This project is designed to help you critically assess social media and its relationship to your life as well as its role in society. The assignment has two parts: (1) an analysis of your social media use informed by three activities and (2) a formal paper based in part on this analysis as well as course readings.
Please note the analysis will require at least two days, so plan ahead! This is not a paper you will be able to write “at the last minute.” Instructions for the analysis and the paper are below.
Part 1. Analysis of Your Social Media Use—Three Activities
Below are three activities to help you analyze your social media use. The answers to the questions for each activity should be incorporated into your paper.
Activity #1: Skim the following articles (pdf files on Canvas):
“You’re Distracted. This Professor Can Help” by Marc Perry, The Chronicle of Higher Education, March 2013
“Multicosts of Multitasking” by Drs. Kevin Madore and Anthony D. Wagoner, Dana Foundation: Cerebrum, April 5, 2019
These articles should help you think critically about your use of social media use and the impact of multitasking. The period of analysis for Activity 1 is the month of September 2020.
- Which platforms did you use? How often did you use them (several times a day, a few times a week, once a month)? How does your usage in Sept. 2020 compare to your usage 1-3 years ago?
- How intentionally do you use technology such as your phone, computer, tablet? Do you generally use them for specific tasks (versus habitually)? How much of your use is habitual vs. specific?
- How do you think your use of technology/social media affects your friendships? Your family relationships? Your performance as an employee and/or student? Your general mood? Any other aspects of your life?
Activity #2: Conduct observations of your typical email/social media use for two days.
On Day 1, spend at least four hours recording every time you check your email or other social media accounts (including texts). Include the time, how long you spent using it, and what you were doing on it.
On Day 2 (does not have to be the next day), repeat your minimum four-hour observations.
- Overall, about how much time did you spend with social media/email? What else were you doing when you checked it?
- How did email/social media impact the other activities you were involved in?
Activity #3: Actively avoid use of social media for 30 minutes.
Pick a time to take a break from all social media (schedule for a time when you are studying or eating, not when you are at work and not when anticipating any critical communications). The break should last at least 30 minutes and take place in a public or semi-public place (e.g., a park, a common area on campus—if you choose an indoor location, please wear a mask and observe social distancing!). You should have your laptop, tablet and/or mobile device with you.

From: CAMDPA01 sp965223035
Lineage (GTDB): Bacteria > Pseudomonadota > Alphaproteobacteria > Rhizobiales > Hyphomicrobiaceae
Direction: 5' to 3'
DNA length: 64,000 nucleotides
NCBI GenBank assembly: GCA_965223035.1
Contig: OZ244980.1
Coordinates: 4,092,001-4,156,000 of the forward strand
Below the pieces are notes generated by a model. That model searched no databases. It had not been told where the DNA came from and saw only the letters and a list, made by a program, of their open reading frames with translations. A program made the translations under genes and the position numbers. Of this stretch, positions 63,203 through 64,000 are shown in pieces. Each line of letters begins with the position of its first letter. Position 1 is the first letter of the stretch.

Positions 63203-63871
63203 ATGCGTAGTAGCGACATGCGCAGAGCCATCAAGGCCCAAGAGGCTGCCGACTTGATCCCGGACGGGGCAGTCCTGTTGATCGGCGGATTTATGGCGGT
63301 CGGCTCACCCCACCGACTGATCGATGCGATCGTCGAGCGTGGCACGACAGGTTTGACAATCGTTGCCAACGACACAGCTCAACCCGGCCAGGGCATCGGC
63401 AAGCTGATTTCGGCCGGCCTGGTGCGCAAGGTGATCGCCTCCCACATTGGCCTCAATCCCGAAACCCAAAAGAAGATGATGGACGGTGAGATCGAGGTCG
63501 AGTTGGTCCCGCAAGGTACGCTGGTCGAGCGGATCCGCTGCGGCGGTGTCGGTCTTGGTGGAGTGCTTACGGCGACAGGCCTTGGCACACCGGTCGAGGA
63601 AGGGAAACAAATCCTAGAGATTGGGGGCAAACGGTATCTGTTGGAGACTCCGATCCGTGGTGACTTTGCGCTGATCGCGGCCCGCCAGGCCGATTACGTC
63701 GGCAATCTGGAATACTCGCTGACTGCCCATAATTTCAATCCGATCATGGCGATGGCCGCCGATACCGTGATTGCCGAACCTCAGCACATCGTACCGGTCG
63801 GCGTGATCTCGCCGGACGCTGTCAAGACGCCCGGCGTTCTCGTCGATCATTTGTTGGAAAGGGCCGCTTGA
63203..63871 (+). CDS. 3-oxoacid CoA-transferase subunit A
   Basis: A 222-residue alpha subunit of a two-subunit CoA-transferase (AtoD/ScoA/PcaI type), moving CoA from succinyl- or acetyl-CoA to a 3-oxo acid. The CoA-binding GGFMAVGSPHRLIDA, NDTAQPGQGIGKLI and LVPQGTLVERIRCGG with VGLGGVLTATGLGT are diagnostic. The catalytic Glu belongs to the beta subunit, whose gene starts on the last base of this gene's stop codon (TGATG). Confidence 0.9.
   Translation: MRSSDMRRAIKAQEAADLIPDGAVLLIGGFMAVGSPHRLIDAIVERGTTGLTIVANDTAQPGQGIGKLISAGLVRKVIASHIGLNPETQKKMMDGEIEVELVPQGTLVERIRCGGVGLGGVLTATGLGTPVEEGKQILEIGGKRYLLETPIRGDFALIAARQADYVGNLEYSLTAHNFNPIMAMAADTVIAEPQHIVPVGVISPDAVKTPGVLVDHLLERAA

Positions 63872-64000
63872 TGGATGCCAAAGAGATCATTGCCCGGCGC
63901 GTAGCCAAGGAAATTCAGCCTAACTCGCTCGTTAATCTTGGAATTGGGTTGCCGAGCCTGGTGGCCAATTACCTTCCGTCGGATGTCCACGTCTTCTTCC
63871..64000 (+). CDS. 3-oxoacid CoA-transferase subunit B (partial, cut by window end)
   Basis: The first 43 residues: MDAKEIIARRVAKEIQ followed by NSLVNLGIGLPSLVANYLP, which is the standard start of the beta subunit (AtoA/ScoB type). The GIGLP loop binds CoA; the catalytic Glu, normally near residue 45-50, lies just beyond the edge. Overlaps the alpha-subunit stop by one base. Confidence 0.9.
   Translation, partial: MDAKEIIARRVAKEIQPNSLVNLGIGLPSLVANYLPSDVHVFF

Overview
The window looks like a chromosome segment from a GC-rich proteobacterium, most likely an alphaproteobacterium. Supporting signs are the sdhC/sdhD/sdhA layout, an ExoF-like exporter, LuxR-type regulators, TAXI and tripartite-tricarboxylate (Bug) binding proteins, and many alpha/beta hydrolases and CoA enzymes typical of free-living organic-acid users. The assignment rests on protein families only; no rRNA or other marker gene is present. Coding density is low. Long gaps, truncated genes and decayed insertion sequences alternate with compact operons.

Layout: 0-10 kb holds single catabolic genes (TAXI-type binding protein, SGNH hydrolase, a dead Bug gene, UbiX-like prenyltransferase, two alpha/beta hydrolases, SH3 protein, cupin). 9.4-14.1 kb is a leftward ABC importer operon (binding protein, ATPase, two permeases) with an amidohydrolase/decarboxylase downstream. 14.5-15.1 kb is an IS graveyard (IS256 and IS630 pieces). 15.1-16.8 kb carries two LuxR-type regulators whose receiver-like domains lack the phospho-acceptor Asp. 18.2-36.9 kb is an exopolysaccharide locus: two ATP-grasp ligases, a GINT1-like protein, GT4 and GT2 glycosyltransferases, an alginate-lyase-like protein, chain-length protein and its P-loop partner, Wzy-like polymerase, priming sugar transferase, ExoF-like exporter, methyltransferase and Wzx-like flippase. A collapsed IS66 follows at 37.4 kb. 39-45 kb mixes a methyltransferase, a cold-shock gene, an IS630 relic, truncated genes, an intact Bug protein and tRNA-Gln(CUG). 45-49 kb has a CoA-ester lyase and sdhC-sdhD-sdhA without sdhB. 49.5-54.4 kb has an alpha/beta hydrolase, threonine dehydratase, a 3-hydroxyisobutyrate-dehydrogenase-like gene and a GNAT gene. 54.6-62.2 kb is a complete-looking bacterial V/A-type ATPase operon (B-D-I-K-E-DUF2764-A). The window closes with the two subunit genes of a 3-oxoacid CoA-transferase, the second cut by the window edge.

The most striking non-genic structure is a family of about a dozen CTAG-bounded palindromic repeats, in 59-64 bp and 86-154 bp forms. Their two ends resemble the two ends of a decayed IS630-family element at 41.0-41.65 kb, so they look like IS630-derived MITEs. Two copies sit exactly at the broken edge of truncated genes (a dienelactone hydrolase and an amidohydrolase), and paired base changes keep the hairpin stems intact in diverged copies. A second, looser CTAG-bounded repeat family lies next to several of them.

For the first five minutes, sit quietly and simply try to relax. Do not look at the computer screen or any other devices. For the next 25 minutes or so, pick one or two tasks you need a computer to accomplish and focus on those tasks. Do not check social media (this includes text messages). Only check email if it is necessary to complete the chosen activity. You may place your phone on silent mode and restrict notifications on your laptop/tablet if that helps you finish this exercise.
When the 30 minutes is up, spend at least 10-15 minutes reflecting on and writing about your experience.
- Did you feel more or less mentally distracted?
- Was it harder or easier to focus on the tasks you had given yourself?
- Was this experience different from how you usually work?
Part 2. Paper Guidelines – see also General Writing Expectations
Write a 3-4-page paper (~800-1000 words) that analyzes your social media use based on the three activities above and insights from the readings in this course. To receive an A, your paper must:
- cite at least two class readings in addition to any assigned here (e.g., Pew fact sheet below)
- include a formal opening paragraph that contains a clear thesis (this thesis should link to your conclusion and be supported by evidence presented in the main body of your paper)
- discuss insights from the three activities (your answers to the questions following each should be helpful)—how did your perception of your social media use compare to your actual usage?
- compare your usage to the Pew Research Center Social Media Fact Sheet (Links to an external site.)—what do you think accounts for any similarities or differences between your use and that reflected by peers in the Pew fact sheet?
- comment on how everyday life has changed since the “Triple Revolution.” What problems and benefits does social media offer to individuals and society? How could sociologists help minimize these problems and/or maximize these benefits?
- include a formal conclusion (restates thesis, does not include new information)
- include a reference list
- use 12-point double-spaced Times Roman type
- use American Sociological Association style guide (6th) for in-body citations/reference list (APA is also acceptable, just be consistent and note which you are following when you submit the paper). Download this ASA cheat sheet.